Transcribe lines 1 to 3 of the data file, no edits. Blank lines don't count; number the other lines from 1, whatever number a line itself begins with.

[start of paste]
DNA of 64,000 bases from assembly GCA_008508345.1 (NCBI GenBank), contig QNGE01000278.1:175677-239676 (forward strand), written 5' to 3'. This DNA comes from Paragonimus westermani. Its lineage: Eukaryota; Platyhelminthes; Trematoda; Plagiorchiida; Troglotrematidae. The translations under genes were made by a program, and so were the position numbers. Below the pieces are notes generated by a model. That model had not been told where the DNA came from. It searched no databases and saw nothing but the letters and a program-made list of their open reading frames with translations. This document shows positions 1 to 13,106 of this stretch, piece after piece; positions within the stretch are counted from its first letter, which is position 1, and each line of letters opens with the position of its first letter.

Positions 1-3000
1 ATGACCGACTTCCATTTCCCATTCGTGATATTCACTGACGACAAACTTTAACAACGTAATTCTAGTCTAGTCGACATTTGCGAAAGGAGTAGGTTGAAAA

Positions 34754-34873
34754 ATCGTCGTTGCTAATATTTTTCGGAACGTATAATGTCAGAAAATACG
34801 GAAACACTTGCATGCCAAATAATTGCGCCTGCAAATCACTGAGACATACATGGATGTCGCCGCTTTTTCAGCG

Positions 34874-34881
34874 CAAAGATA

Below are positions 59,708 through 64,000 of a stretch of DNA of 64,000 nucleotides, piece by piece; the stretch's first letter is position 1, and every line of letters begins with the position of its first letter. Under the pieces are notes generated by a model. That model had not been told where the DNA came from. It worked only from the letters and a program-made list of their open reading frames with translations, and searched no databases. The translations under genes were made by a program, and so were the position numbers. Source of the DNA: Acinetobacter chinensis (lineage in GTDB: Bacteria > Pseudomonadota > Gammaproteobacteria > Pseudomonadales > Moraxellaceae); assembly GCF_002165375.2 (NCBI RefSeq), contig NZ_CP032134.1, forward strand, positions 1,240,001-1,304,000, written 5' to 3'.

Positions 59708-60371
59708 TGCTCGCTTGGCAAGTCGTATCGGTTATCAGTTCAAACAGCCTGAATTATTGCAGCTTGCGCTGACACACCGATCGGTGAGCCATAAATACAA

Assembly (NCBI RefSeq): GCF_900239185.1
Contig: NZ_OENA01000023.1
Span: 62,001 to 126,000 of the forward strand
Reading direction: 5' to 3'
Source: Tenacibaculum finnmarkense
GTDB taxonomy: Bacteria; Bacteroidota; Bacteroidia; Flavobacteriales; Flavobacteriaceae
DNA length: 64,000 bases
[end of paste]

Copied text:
DNA of 64,000 bases from assembly GCA_008508345.1 (NCBI GenBank), contig QNGE01000278.1:175677-239676 (forward strand), written 5' to 3'. This DNA comes from Paragonimus westermani. Its lineage: Eukaryota; Platyhelminthes; Trematoda; Plagiorchiida; Troglotrematidae. The translations under genes were made by a program, and so were the position numbers. Below the pieces are notes generated by a model. That model had not been told where the DNA came from. It searched no databases and saw nothing but the letters and a program-made list of their open reading frames with translations. This document shows positions 1 to 13,106 of this stretch, piece after piece; positions within the stretch are counted from its first letter, which is position 1, and each line of letters opens with the position of its first letter.

Positions 1-3000
1 ATGACCGACTTCCATTTCCCATTCGTGATATTCACTGACGACAAACTTTAACAACGTAATTCTAGTCTAGTCGACATTTGCGAAAGGAGTAGGTTGAAAA